Bottom line, patient care comes first, asset management later and by staff appointed to that role, not shoe horning it into the paramedic's responsibility.
I dont know, if it doesnt cause patient or agency harm to have you wait for the equipment I dont see the problem. I think emailing EVERYONE is a bet excessive but if EVERYONE in your agency means two people then thats different... The policy says if you're in "overload" then you can leave it so that avoids harming other patients. What dont you like about the policy?
We have no policy prohibiting leaving equipment at the hospital. When something is left, the crew writes a note to me (EMS captain) on a white board for that purpose, and either I or other crew members who will be in the area of that hospital track it down later. For us, the problems with waiting around for the equipment would be two: 1) we are volunteers, so people may have to leave for all sorts of unrelated issues involving other jobs, child care, meetings, fundraisers, lack of sleep,etc
2) As I write this, I am missing a KED (the only thing that ever seems to REALLY go missing for any length of time). How this happens is that we often transport to a rural critical access hospital, then they fly the patient to a trauma center if needed. Typical for patients requiring a KED, right? You think you are immobilizing them as a precaution, and by definition they are stable or they would be a rapid rollout. They do not necessarily meet criteria for being flown from the scene. The hospital is not going to take them off the KED to fly them. Now your KED is MUCH farther away from home, and it may be awhile before anyone goes there in the normal course of events who can pick it up. For reasons unclear to me, our trauma center Fedexes backboards home to the volleys, but KEDS languish for months (lifetimes?) in an overfilled equipment room.
So, not sure such a policy would work for us although it seems to be a good idea.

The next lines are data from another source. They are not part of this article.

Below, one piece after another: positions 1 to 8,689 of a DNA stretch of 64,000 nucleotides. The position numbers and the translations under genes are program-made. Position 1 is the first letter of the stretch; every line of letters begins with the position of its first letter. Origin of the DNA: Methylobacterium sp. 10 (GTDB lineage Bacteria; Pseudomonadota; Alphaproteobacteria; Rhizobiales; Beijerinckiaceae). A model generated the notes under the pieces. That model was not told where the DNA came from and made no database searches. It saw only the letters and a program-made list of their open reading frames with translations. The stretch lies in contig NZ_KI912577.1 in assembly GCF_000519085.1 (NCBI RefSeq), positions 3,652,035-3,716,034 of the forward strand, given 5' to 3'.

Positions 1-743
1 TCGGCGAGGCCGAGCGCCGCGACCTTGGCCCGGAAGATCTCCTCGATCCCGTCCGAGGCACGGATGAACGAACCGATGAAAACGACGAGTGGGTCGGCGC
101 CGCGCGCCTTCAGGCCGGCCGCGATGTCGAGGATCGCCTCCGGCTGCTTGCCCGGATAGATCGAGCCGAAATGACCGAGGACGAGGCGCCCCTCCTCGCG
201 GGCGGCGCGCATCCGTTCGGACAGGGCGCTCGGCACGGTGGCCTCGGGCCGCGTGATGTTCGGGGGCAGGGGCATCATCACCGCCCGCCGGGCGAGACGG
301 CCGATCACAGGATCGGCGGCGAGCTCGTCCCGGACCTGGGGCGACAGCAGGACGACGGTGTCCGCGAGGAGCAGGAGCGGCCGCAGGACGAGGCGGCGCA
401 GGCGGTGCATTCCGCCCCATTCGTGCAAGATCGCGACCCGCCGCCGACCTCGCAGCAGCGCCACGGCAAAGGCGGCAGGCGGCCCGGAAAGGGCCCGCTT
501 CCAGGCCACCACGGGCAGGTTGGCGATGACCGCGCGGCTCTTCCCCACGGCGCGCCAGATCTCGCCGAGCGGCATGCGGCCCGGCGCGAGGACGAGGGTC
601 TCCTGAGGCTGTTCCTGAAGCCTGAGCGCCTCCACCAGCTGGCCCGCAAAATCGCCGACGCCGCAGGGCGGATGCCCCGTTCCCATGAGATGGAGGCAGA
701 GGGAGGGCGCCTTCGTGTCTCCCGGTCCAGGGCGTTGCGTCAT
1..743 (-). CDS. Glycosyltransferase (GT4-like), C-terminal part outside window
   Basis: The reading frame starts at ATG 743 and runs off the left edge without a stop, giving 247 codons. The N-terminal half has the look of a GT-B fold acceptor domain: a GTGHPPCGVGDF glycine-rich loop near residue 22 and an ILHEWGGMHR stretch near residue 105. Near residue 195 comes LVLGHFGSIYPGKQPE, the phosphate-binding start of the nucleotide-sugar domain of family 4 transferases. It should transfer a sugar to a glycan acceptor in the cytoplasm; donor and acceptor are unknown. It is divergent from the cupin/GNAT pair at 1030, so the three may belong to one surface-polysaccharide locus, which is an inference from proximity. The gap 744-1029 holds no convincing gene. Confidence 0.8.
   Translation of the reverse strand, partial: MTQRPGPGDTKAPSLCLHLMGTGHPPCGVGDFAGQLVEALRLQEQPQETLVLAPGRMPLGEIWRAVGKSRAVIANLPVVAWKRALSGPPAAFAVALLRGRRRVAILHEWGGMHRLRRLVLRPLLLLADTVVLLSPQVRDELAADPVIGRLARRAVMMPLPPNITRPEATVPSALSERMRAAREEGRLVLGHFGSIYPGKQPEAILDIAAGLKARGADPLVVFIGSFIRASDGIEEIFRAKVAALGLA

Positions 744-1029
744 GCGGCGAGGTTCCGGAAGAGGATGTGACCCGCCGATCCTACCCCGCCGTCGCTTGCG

All in all I think your employer is overreacting to a minor problem, Im not sure how many KED's, sagers, and vac splints you use in your service, nor how many of those end up missing but asking you to deliver the patient to the ER and strip off the immobilization is inappropriate at the best, and potentially liability laden at the worst. IF you show up to the ER and take a KED off a patient, without the doctor clearing them, you and your service could be held liable for further injury. In a court of law the patient's lawyers would call an 'expert' paramedic to the stand and ask him or her if that is something that is routine standard of care and we would have to say no, they would also ask if removing equipment like that places the patient at risk for further injury and I would have to say "yes." You may want to ask an EMS lawyer/ firm what their take is on it, just say'n
Our only policy is add the equipment to the whiteboard list and make sure you are restocked from the extra supply closet. The three main hospitals we transport to all have equipment return areas and we seldom have problems getting things back
May I suggest a meeting with hospital staff if there are issues? Also it never hurts to label everything with marker or stickers- including a phone number especially if you work with helicopters.
The hospitals might have a difficult time with that. I hope that your bosses talked with them before issuing such a policy. I can see some difficulty with removing spinal immobilization equipment from somebody before they have been examined and "cleared," one way or the other, by physical exam or by radiograph.
I hate when the bosses put the medics in the middle of these things - like issuing such a policy and leaving the medics to feel the wrath of the hospital staff.